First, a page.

Archive for Thursday, August 11, 2011

Vinland Fair holds special meaning after school closed

Gunny sack races will again be a part of the Vinland Fair. They are scheduled for noon Friday.

Gunny sack races will again be a part of the Vinland Fair. They are scheduled for noon Friday.

August 11, 2011

There aren’t many places left where you can watch an antique tractor pull contest or learn the finer points of the horseshoe toss. But if you head to the Vinland Fair, you can do just that.

“What’s interesting about this fair is that it’s all homemade,” said Nora Cleland, publicity chairwoman for the Vinland Fair.

Running Thursday through Saturday, this year’s fair has taken on extra importance for the Vinland community. Last December, the Baldwin City school board voted to close Vinland Elementary School, which was the rural community’s last school.

“Without the Vinland school, this becomes the last all-community event we have,” Cleland said. “People get excited about going because they see people they haven’t seen the rest of the year”

The fair is volunteer-run, with community members showing up to officiate contests and bearing homemade pies and home-cooked meals to sell. All profits from food sales go toward operation of the fair. The fair also receives $4,000 from Douglas County, which organizers say accounts for just a small portion of its operating costs.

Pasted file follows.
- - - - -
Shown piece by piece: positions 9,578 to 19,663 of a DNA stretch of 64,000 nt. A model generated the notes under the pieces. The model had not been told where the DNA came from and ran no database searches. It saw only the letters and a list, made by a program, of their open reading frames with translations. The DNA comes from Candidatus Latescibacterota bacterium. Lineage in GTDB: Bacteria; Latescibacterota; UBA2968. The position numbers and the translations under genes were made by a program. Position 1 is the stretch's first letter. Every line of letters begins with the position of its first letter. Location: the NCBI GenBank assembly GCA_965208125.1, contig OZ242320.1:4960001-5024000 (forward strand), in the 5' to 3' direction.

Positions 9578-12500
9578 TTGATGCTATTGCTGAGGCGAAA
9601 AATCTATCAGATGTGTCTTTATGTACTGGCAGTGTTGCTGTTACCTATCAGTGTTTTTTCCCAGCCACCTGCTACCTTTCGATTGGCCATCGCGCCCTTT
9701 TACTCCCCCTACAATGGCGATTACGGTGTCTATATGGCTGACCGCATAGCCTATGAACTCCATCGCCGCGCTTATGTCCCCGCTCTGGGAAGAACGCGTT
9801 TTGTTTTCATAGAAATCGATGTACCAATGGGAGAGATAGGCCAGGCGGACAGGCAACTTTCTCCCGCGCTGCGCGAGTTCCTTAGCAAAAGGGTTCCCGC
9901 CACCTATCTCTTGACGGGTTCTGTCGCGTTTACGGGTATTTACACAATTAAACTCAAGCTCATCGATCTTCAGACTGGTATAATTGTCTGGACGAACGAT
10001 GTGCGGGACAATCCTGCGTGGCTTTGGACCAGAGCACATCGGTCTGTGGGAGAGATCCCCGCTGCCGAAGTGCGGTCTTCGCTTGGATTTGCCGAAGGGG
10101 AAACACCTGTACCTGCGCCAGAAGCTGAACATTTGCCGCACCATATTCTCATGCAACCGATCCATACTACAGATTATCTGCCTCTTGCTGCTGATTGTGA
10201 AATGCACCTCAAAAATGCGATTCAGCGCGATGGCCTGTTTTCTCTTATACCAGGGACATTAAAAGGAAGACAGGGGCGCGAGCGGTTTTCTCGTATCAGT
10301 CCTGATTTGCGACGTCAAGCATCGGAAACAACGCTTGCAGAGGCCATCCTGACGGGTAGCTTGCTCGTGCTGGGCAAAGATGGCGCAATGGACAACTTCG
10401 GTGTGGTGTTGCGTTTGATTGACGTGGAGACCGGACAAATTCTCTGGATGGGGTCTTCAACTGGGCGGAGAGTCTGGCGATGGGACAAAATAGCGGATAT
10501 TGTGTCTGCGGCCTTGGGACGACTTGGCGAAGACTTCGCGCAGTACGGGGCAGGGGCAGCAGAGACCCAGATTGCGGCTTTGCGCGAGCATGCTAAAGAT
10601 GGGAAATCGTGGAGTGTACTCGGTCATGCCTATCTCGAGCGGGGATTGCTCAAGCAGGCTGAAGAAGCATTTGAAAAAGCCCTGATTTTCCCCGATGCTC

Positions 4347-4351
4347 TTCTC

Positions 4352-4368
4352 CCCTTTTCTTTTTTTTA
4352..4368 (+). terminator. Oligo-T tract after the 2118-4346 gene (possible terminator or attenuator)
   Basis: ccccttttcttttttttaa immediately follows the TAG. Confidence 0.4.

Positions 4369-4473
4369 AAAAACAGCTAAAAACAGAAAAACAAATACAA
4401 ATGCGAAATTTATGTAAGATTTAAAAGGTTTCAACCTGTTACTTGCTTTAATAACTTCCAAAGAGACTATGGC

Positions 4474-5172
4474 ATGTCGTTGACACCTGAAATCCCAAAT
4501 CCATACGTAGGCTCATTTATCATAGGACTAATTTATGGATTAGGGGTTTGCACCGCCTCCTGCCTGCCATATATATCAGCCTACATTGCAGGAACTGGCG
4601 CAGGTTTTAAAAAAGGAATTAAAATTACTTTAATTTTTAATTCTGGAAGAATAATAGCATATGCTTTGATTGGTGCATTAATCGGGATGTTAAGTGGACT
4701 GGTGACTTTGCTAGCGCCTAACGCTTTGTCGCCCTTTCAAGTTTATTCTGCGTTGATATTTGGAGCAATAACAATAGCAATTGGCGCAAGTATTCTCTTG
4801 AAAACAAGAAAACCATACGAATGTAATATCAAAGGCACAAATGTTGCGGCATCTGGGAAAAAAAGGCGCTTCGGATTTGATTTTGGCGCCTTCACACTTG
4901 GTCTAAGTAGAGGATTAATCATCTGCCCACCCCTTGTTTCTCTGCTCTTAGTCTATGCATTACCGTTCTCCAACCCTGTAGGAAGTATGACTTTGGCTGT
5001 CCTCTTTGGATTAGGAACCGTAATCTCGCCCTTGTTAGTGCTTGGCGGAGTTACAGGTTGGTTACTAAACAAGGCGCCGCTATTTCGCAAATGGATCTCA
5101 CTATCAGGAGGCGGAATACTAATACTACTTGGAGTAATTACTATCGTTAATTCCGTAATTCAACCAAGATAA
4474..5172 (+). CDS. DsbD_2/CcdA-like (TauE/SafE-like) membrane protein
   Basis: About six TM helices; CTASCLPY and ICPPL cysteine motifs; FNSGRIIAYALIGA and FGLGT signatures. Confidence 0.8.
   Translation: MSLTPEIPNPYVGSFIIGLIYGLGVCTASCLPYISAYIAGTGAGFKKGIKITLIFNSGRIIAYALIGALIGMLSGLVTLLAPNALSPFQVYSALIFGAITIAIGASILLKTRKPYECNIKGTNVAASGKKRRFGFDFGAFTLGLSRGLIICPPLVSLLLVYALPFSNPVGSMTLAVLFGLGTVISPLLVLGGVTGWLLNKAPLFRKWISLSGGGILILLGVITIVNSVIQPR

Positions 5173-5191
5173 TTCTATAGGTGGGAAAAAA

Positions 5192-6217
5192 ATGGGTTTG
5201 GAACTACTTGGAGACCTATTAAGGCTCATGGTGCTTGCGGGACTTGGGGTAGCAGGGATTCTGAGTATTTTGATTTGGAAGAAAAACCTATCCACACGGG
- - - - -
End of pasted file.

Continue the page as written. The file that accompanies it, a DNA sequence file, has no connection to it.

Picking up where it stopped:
The fair kicks off at 2 p.m. Thursday with a farming skills contest, which will challenge contestants to drive nails, toss bales and saw logs.

Friday night has the fair’s main attraction, the antique tractor pull.

“That is our most popular event,” said Mike Eckman, who is supervisor of the pull this year.

Tractors must have been built before 1960 to qualify.

“Some of the older guys that have done it for a while do have strategies,” Eckman said. “They keep their tractors tuned up, know how to pull and just go.”

For animal lovers, there’s a pet parade at 11 a.m. Saturday, with categories ranging from prettiest rabbit to most unusual pet.

Though there are new features this year, such as air conditioning in the Exhibition Building and a new mural of 1920s Vinland, event organizers say at its core, the fair retains the spirit of the first one, held back in 1907. That fair was volunteer-based, too.

“The first fairs were held in tents east of Vinland before we had the fairgrounds,” said Cleland. “Then in 1927 they acquired the land and volunteers built the first structure,” which has been added to the National Register of Historic Places.

The fairgrounds are at 1735 N. 700 Road. Admission and parking are free. All three days have live music, with the Baldwin City High School Band and Alferd Packer Memorial String Band performing Thursday, Wood Valley Pickers Band on Friday, and the Witness Band closing things out Saturday. For a complete list of fair events, visit


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